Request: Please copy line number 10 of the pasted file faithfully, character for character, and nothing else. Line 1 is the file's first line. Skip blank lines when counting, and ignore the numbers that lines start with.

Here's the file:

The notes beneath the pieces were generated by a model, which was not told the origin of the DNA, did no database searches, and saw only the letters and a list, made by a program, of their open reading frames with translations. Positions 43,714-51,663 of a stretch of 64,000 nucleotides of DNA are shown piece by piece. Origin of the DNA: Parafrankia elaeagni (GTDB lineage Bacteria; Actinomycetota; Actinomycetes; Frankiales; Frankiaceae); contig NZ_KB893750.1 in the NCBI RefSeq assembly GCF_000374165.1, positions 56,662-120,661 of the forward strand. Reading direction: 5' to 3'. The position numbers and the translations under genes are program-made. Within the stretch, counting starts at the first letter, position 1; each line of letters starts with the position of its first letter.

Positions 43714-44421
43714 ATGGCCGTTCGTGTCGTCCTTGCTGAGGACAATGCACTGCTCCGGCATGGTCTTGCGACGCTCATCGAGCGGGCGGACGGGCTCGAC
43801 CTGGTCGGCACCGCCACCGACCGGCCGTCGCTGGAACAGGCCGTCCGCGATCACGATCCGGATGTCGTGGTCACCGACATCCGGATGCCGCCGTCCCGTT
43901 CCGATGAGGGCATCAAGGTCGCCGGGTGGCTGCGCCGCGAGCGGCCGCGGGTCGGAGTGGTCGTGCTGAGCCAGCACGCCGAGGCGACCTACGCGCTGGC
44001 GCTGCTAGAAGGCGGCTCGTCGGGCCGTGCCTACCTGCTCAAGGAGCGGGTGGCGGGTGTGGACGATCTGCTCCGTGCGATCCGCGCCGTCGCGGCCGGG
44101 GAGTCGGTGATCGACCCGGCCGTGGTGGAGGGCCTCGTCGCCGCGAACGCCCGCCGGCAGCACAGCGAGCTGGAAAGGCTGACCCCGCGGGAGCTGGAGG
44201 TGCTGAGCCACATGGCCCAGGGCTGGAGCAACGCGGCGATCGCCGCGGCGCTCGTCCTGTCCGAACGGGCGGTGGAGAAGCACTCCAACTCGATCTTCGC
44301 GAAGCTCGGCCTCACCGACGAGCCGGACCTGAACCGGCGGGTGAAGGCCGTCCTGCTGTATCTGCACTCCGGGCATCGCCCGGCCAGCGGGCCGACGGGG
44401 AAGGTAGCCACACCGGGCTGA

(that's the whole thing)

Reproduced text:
44401 AAGGTAGCCACACCGGGCTGA